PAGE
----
Mar 022009
 

Teaching a lesson on bias today, I gave my pupils a copy of Philip Pullman’s article in Friday’s Times. I’d link to it, but…

They read it carefully, some with dawning expressions of horror, and afterward we discussed his point of view and what influence he might be trying to exert.

At the end of the lesson, I said, ‘And do you know what? I read that article on the Times website at lunchtime on Friday. By Friday evening, it had disappeared.’

Silence.

Then:

‘Dude,’ said one of them, with a kind of appalled admiration; ‘Pullman’s right!’

[Another money-quote from the lesson today: ‘You’d think, if someone were going to be in government, they’d at least bother to have some brains.]

How is it that children barely out of nappies can understand the implications of this stuff, but the British people by and large cannot? What the hell?

  9 Responses to “13-year-olds smarter than Times editors”

  1. Excellent – I wonder how often what PP wrote will be used in state schools?!

    Let’s hope their understanding isn’t beaten out of them by the time they reach adulthood.

  2. do i take it the article appeared in the print version (and you have it) or am i misunderstanding you? either way, it’s a sad reflection on free speech in this so-called country.

  3. Google Times and Pullman and you get http://www.timesonline.co.uk/tol/news/uk/article5660293.ece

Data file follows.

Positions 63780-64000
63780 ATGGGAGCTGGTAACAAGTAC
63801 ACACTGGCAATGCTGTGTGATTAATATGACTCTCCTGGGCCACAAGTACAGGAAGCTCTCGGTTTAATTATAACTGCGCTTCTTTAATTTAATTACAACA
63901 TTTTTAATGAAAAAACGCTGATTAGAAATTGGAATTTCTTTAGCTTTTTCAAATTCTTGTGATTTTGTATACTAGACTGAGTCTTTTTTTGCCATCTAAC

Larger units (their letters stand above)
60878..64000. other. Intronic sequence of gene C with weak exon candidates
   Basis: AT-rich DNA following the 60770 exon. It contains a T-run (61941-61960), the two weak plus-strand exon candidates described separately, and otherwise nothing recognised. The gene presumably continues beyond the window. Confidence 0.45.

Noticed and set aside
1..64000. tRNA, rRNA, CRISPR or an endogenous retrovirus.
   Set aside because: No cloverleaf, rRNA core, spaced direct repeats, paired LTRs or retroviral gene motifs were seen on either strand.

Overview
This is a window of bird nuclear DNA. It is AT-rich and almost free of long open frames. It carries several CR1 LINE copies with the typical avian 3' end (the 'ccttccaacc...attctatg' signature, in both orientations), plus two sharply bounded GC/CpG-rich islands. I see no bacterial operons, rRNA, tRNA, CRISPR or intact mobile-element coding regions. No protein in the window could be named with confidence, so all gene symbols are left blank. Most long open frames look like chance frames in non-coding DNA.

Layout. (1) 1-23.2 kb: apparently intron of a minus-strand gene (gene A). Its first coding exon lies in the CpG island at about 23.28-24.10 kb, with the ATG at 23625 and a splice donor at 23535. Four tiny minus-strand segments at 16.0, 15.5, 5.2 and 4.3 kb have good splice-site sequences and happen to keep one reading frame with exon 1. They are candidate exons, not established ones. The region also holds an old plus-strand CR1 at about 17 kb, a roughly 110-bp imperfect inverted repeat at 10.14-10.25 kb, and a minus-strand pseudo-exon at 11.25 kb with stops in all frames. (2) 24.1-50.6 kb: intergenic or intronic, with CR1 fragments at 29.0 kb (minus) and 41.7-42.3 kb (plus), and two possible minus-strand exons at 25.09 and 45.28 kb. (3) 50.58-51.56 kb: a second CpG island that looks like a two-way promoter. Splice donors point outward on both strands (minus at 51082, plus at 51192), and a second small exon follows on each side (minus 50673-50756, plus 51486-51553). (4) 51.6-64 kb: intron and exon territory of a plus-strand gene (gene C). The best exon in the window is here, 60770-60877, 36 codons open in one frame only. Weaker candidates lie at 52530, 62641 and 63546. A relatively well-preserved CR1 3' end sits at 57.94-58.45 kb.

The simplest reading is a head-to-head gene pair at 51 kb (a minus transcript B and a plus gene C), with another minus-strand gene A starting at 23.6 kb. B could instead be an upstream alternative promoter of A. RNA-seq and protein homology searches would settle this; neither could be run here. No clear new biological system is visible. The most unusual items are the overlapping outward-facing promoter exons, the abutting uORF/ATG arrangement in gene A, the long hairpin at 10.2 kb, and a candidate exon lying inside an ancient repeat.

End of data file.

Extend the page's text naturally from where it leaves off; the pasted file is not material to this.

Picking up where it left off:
4. Clare — it was taken down and then put back.

    Prodicus, among others, has preserved it.

  5. “‘You’d think, if someone were going to be..”

    Whoa!! Shouldn’t that be “if someone WAS going to be..”?

    English has a subjunctive conjugation too, you know.

    Tsk, the state of education today. 😉

  6. You’re right, I put my foot in my mouth there. :

    After posting that I did some research and had my fears confirmed:

    “If only she were here, then she would speak up.
    She is not here, however, so the subjunctive expresses that fact appropriately. Again, If only she was has drifted into modern usage and should be avoided.”

    http://www.ceafinney.com/subjunctive/guide.html

  7. No worries. Believe it or not, I’m told at work to stop my students from using ‘archaic’ expressions like the subjunctive – in English, that is. I’m told to encourage them to use it in Latin. Which is perfect, because although the English subjunctive is rather cumbersome, the Latin subjunctive is one of the loveliest and most elegant pieces of syntax I’ve ever encountered.

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